to download the project base paper reinforcement learning project.


Recent years have witnessed significant advancements in deep learning projects in offline reinforcement learning (RL), resulting in the development of numerous algorithms with varying degrees of complexity. While these algorithms have led to noteworthy improvements, many incorporate seemingly minor design choices that impact their effectiveness beyond core algorithmic advances. However, the effect of these design choices on established baselines remains understudied. In this work, we aim to bridge this gap by conducting a retrospective analysis of recent works in offline RL and propose ReBRAC, a minimalistic algorithm that integrates such design elements built on top of the TD3+BC method. We evaluate ReBRAC on 51 datasets with both proprioceptive and visual state spaces using D4RL and V-D4RL benchmarks, demonstrating its state-of-the-art performance among ensemble-free methods in both offline and offline-to-online settings. To further illustrate the efficacy of these design choices, we perform a large-scale ablation study and hyperparameter sensitivity analysis on the scale of thousands of experiments.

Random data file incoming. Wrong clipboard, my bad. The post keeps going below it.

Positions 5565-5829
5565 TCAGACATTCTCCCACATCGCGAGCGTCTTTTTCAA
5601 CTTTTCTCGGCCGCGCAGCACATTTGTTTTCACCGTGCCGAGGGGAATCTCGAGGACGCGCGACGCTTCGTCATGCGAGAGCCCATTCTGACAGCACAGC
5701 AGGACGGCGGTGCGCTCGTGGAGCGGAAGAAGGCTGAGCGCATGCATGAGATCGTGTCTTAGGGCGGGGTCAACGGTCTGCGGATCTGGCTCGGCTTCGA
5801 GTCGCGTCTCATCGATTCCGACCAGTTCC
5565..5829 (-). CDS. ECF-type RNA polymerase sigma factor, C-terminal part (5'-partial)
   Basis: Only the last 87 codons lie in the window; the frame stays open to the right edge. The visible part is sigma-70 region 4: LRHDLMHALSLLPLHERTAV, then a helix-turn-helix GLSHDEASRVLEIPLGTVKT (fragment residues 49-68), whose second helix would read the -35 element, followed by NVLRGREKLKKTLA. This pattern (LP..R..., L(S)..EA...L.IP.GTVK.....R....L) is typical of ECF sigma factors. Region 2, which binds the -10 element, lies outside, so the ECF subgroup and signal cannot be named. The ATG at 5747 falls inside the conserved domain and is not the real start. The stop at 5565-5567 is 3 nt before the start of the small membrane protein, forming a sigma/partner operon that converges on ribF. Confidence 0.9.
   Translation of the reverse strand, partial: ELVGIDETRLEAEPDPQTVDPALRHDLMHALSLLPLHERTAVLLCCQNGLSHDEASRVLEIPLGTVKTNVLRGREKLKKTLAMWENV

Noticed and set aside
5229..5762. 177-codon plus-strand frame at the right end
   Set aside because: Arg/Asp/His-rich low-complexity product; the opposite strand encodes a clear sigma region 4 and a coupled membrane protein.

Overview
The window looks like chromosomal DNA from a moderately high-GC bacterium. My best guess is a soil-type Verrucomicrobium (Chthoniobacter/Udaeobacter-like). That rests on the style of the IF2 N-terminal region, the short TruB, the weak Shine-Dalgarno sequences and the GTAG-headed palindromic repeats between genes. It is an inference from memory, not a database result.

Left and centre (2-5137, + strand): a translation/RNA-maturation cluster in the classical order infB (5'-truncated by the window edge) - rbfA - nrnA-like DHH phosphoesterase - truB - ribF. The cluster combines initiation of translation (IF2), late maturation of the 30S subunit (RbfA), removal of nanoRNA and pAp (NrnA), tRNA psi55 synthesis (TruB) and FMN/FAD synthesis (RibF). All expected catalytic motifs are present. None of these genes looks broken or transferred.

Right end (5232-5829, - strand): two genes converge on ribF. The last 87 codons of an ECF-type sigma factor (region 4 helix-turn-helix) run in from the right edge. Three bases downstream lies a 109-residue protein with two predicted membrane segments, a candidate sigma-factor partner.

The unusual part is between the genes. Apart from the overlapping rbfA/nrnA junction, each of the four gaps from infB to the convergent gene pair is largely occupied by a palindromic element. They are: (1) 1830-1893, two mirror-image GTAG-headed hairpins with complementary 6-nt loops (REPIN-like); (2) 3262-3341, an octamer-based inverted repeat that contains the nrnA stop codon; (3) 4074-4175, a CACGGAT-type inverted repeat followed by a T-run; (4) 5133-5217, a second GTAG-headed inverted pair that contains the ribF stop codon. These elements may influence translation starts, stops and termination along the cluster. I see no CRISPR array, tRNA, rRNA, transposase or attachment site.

The interest of the reinforcement learning (RL) community in the offline context has resulted in a plethora of new algorithms specifically designed to learn highly performant policies without the capacity to interact with an environment (Levineetal.,2020; Prudencioetal.,2022). However, as with breakthroughs in onlineRL many of those algorithms come with an extra complexity-design and implementation choices beyond core algorithmic innovations, necessitating a cautious effort in reproduction, hyperparameter adjustment, and causal attribution of performance benefits. Another technique to accelerate neural network convergence is large batch optimization(Youetal.,2017,2019).While studying batch sizes greater than 256 is limited, several previous works have employed them. For example, in Nikulinetal, the convergence of SAC-N was hastened. (2022). More recently proposed algorithms use larger batches for training as well, although without offering extensive assessments.


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